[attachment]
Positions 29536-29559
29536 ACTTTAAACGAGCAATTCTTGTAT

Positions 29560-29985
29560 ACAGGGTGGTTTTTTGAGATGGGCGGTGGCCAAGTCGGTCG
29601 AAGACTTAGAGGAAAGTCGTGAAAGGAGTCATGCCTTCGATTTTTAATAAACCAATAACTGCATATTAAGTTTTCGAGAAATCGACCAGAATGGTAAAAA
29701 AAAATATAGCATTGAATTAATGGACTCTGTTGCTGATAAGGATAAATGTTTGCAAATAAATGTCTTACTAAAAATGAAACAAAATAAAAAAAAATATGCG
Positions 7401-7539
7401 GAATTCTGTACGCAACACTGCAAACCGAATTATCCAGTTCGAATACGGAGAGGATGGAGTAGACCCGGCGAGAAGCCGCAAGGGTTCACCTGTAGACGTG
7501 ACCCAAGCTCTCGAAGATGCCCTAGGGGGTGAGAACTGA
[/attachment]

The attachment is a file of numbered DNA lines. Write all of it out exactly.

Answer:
Positions 29536-29559
29536 ACTTTAAACGAGCAATTCTTGTAT

Positions 29560-29985
29560 ACAGGGTGGTTTTTTGAGATGGGCGGTGGCCAAGTCGGTCG
29601 AAGACTTAGAGGAAAGTCGTGAAAGGAGTCATGCCTTCGATTTTTAATAAACCAATAACTGCATATTAAGTTTTCGAGAAATCGACCAGAATGGTAAAAA
29701 AAAATATAGCATTGAATTAATGGACTCTGTTGCTGATAAGGATAAATGTTTGCAAATAAATGTCTTACTAAAAATGAAACAAAATAAAAAAAAATATGCG
Positions 7401-7539
7401 GAATTCTGTACGCAACACTGCAAACCGAATTATCCAGTTCGAATACGGAGAGGATGGAGTAGACCCGGCGAGAAGCCGCAAGGGTTCACCTGTAGACGTG
7501 ACCCAAGCTCTCGAAGATGCCCTAGGGGGTGAGAACTGA